|Saltend workers blocking traffic in response to management’s refusal to negotiate|
Construction workers at a biofuels plant near Hull face opposition from the contractors, the police, and now the GMB union after being locked out for more than a month.
The constructors had been working on a new refinery in Saltend, East Yorkshire, which had been commissioned by Vivergo Fuels Ltd. A dispute in early March saw workers blockading the entrance to the plant, after fifteen redundancies were announced, amid allegations that their sub-contractor, Redhall Engineering Solutions Ltd, had breached ‘first in, last out’ industry-wide agreements. They returned to work after one day, following negotiations between the GMB and Redhall.
Just over a week later, Vivergo cancelled their contract with Redhall, claiming that the company had fallen significantly behind on the project. However, it is reasonable to assume that Vivergo decided they wanted to be rid of an obviously militant workforce. The Redhall workers have been locked out since then, and are receiving no wages, though the GMB has set up a hardship fund.
But the construction workers have refused to take the company’s treatment lying down, and have mounted an assertive campaign to claim their transfer of employment rights. Hundreds marched to Hull on the 28th March. The GMB organised daily protests at the plant, until 10th April, when Vivergo refused to meet union representative in talks mediated by the ‘conciliation service’ ACAS. On 11th April, the workers stormed the site, shutting it down, and started blockading a roundabout, creating a tailback stretching to Hull city centre. The GMB planned a rally at the BP AGM in London on 14th (BP owns a large share in Vivergo). However, they suspended protests on-site after the police began a crackdown on the protests on the 12th, when more than sixty cops descended on the plant to enforce the Public Order Act – limiting the numbers who can protest at any one time. Two arrests were made.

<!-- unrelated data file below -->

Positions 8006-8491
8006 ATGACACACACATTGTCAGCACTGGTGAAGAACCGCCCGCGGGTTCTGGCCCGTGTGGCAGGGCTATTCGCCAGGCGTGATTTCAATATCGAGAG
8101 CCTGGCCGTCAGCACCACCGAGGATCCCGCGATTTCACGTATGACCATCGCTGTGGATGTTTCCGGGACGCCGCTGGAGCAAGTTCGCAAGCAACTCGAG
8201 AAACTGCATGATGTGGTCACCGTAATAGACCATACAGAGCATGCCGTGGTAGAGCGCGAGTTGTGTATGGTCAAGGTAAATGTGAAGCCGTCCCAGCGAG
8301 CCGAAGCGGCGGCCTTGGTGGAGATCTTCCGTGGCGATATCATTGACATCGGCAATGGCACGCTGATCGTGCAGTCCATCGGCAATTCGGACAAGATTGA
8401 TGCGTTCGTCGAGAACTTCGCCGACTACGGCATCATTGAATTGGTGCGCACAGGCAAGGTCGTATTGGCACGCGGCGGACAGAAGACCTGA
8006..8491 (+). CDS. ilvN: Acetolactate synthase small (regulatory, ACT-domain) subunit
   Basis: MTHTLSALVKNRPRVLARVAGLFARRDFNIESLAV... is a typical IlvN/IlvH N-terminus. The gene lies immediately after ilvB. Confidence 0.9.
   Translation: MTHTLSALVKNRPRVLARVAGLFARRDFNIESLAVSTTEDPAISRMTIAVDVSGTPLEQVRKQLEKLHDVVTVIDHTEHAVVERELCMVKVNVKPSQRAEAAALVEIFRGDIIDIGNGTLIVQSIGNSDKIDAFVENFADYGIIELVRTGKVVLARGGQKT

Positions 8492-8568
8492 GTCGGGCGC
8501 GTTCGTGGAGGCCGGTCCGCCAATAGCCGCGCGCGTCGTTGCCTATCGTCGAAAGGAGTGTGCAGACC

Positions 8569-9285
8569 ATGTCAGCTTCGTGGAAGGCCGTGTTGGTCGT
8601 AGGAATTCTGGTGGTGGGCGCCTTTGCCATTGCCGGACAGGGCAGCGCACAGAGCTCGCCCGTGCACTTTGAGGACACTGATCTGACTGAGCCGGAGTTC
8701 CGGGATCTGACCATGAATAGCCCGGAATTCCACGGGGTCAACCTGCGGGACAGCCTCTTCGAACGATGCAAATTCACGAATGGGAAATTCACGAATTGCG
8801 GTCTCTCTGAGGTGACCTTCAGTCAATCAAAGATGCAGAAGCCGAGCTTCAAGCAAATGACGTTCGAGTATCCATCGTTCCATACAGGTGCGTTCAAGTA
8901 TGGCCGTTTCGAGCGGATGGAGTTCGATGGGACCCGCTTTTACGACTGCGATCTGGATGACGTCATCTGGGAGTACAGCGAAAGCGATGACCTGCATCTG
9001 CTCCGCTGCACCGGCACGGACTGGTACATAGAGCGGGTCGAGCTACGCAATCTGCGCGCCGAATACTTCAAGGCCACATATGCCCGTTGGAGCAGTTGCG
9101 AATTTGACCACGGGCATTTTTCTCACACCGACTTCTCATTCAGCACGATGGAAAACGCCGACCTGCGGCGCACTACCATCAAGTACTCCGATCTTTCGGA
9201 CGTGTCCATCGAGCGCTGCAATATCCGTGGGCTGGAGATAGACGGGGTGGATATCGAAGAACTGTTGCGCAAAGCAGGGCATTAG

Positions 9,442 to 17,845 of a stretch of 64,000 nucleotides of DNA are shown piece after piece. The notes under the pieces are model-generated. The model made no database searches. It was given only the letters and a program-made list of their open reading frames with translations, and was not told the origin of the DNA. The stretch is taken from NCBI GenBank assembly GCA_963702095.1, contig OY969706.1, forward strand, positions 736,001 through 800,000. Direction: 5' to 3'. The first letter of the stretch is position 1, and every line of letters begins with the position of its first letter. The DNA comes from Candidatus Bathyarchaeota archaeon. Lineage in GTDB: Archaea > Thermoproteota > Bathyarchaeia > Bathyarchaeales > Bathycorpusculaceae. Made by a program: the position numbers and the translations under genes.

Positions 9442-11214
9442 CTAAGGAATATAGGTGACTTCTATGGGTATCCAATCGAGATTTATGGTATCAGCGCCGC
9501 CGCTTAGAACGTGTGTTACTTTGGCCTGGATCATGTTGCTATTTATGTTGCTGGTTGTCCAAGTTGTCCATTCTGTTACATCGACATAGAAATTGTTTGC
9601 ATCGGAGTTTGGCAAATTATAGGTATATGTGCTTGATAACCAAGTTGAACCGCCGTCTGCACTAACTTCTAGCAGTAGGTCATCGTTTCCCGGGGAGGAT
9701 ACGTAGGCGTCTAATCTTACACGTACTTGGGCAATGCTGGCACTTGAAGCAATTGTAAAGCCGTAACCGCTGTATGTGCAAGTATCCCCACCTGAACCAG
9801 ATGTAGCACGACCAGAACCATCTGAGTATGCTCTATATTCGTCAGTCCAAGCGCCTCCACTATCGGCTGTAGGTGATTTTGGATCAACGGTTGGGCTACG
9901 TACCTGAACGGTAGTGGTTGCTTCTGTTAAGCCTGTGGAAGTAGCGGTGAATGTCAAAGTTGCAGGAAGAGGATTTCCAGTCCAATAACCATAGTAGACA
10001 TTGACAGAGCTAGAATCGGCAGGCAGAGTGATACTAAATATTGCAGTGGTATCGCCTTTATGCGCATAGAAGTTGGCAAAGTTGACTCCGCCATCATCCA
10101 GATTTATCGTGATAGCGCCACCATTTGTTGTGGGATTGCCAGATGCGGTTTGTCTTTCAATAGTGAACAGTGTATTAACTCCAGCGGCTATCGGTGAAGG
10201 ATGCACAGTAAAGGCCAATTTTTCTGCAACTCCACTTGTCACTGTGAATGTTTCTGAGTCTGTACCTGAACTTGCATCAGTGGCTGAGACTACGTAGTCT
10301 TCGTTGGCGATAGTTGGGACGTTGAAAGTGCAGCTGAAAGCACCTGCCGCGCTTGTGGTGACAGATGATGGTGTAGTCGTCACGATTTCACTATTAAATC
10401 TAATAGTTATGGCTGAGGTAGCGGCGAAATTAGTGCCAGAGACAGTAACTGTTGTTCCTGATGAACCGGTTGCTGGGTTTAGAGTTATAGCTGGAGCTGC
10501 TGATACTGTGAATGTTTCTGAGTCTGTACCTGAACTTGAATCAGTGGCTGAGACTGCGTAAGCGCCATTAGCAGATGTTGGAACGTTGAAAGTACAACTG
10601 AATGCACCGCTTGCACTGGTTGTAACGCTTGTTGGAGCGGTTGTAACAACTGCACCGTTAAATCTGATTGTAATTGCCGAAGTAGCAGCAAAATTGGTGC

The next step for the Saltend demonstrators remains unclear, but as ever, the unions are showing themselves to be complicit in attacks on working conditions. Instead of raising the alarm at the anti-democratic actions of the police, they cowered before them. As soon as the going gets tough, the union tops scramble to make a deal with business leaders, or their state enforcers in uniform.
If the Saltend workers are to have any chance of reinstatement, they must organise independently of the GMB union, on a rank-and-file basis. They must also reach out to colleagues in the construction industry, and throughout the wider working class, where they would find greater allies than amongst the well-heeled bureaucrats who run ‘their’ union.